A few years ago, at an early press junket to Dia:Beacon, I had an acute, life-emulates-art experience. Entering the cavernous ex-factory building in Beacon, New York, then still undergoing renovation and largely bereft of installed sculpture, I turned a corner to find myself facing a vertiginous expanse of open space, the clear orthogonals provided by the architecture striking me like an unexpected clap of thunder. My first thought was: I’ve fallen into an Anselm Kiefer painting!
With this experience in mind, when I heard that MASS MoCA, the prototype for the Beacon museum, would be hosting a Kiefer exhibition, I could only imagine how his actual work would function in such a space.
The artist, as all the press releases and canned biographies duly note, was born in Germany in 1945, during the waning days of the Third Reich. The cellular memory of this accident of birth resonates throughout his work. The damnation and the living conundrum of being German in the aftermath of the Holocaust have propelled Kiefer’s ongoing project of artistic atonement, beginning with the specifics of this situation, but ultimately extending to embrace a sweeping vision of humanity as well.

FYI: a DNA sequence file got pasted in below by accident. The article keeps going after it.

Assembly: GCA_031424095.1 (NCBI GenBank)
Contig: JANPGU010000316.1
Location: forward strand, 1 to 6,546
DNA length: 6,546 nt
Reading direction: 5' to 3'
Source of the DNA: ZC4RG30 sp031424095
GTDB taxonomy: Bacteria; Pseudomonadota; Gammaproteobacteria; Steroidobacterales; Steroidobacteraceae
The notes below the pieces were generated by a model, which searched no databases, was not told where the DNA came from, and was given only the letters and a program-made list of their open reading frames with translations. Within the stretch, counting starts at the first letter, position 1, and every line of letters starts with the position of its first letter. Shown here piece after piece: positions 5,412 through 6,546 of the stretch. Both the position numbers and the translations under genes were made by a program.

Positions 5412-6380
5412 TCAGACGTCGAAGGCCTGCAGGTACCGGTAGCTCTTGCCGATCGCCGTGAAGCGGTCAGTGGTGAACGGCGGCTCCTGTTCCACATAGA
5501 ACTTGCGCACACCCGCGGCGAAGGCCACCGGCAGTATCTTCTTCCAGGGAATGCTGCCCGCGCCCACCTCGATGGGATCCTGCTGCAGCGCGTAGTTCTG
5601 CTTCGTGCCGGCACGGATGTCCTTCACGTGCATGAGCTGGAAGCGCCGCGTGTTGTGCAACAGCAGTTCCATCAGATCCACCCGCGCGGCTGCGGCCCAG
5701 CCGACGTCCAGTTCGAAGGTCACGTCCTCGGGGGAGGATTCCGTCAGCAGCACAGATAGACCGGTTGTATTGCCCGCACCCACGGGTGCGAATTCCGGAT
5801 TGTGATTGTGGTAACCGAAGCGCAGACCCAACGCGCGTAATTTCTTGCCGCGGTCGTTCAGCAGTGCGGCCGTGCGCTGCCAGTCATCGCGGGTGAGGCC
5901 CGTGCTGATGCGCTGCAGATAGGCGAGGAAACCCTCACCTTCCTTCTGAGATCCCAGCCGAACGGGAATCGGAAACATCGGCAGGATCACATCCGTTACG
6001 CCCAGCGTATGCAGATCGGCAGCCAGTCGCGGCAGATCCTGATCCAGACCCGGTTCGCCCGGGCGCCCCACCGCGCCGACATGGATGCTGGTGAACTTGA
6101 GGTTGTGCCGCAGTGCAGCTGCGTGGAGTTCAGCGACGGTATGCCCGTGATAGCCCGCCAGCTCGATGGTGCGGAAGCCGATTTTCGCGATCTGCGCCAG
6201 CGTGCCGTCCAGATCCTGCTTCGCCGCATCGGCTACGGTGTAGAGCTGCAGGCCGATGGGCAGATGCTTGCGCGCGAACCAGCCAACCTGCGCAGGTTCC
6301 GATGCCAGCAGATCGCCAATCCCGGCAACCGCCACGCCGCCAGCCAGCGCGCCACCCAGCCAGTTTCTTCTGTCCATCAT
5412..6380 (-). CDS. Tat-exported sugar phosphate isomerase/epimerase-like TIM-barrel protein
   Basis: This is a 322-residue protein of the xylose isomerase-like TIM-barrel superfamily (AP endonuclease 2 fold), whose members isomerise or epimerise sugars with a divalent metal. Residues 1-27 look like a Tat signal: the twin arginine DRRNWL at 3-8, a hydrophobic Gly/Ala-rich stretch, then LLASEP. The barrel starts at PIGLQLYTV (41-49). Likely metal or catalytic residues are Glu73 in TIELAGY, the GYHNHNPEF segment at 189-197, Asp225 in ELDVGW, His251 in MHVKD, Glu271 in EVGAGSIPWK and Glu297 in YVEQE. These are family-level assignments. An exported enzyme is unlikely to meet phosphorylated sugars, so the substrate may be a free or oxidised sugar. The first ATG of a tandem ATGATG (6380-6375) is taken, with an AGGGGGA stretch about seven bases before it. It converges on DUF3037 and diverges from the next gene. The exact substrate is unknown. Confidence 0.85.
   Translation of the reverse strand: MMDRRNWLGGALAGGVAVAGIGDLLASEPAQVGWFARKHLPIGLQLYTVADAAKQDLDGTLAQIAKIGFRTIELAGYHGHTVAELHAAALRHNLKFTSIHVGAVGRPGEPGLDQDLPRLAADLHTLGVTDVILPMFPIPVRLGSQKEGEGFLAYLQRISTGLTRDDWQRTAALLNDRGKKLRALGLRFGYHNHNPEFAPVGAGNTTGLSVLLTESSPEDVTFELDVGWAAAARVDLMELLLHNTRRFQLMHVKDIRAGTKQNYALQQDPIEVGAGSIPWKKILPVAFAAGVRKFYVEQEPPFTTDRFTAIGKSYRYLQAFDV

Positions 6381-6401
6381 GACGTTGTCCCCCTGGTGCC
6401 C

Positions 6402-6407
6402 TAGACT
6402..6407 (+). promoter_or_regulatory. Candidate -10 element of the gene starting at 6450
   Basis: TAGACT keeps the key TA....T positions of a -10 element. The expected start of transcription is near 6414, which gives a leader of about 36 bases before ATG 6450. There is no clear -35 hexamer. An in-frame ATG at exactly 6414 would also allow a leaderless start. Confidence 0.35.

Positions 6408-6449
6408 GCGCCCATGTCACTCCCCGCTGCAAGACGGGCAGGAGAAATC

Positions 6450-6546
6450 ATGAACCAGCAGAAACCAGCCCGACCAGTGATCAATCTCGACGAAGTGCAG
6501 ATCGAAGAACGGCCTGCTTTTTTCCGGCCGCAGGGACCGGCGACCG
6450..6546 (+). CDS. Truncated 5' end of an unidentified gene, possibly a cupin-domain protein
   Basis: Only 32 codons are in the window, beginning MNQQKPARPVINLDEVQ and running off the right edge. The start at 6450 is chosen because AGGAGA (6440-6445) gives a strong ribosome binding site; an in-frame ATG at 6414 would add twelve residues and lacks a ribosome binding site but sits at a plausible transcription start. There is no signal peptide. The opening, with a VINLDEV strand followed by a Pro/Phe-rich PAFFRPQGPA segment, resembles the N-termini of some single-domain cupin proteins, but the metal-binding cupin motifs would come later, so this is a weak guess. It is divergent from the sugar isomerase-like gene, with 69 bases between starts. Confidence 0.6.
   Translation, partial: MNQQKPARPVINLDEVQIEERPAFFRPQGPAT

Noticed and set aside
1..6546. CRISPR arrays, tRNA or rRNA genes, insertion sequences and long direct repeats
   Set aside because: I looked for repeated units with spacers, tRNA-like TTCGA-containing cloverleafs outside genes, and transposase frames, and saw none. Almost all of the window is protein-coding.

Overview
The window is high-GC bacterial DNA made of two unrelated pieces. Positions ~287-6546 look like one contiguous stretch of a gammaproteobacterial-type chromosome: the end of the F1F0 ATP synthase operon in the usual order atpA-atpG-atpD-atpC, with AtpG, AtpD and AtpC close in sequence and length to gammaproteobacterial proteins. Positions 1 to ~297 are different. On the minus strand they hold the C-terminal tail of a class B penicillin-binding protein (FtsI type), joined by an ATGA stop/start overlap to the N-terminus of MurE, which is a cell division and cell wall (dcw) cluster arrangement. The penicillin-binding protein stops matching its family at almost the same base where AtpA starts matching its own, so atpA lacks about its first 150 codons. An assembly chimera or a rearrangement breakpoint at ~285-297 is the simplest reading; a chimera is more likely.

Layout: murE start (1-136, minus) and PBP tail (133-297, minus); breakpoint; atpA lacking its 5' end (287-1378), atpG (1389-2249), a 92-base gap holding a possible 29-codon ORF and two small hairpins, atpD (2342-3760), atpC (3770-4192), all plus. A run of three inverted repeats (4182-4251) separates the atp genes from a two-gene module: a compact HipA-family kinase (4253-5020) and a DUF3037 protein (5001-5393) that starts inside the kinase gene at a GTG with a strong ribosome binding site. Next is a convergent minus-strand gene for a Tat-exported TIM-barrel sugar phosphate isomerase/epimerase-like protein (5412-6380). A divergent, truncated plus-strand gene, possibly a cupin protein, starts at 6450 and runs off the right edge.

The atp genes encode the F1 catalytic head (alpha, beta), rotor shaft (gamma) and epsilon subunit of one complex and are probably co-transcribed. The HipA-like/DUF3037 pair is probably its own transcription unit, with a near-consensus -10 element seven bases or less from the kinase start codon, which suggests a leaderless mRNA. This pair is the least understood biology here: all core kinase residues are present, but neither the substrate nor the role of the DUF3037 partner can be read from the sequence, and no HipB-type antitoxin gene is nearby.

In an early, controversial photographic performance, Occupations, Kiefer posed himself giving the straight-armed Hitler salute in various locations throughout Italy, Switzerland, and France. This gesture placed him in a position to powerlessly “occupy” the lands he was visiting, ironically assuming the role of the Nazi occupier himself, in order to demystify and, finally, to defang such a display of power. After studying with Joseph Beuys (who had been developing his own methods to address this thorny historical legacy), Kiefer developed a powerful style of painting that utilized unconventional, deeply symbolically charged materials such as tar, dirt, lead, and straw. Playing on the power of pitched perspective to suck the viewer into these often huge, sculptural works, he opens a deeply visceral yet spiritually transcendent door onto all that lies behind our contemporary, superficial world of transitory images.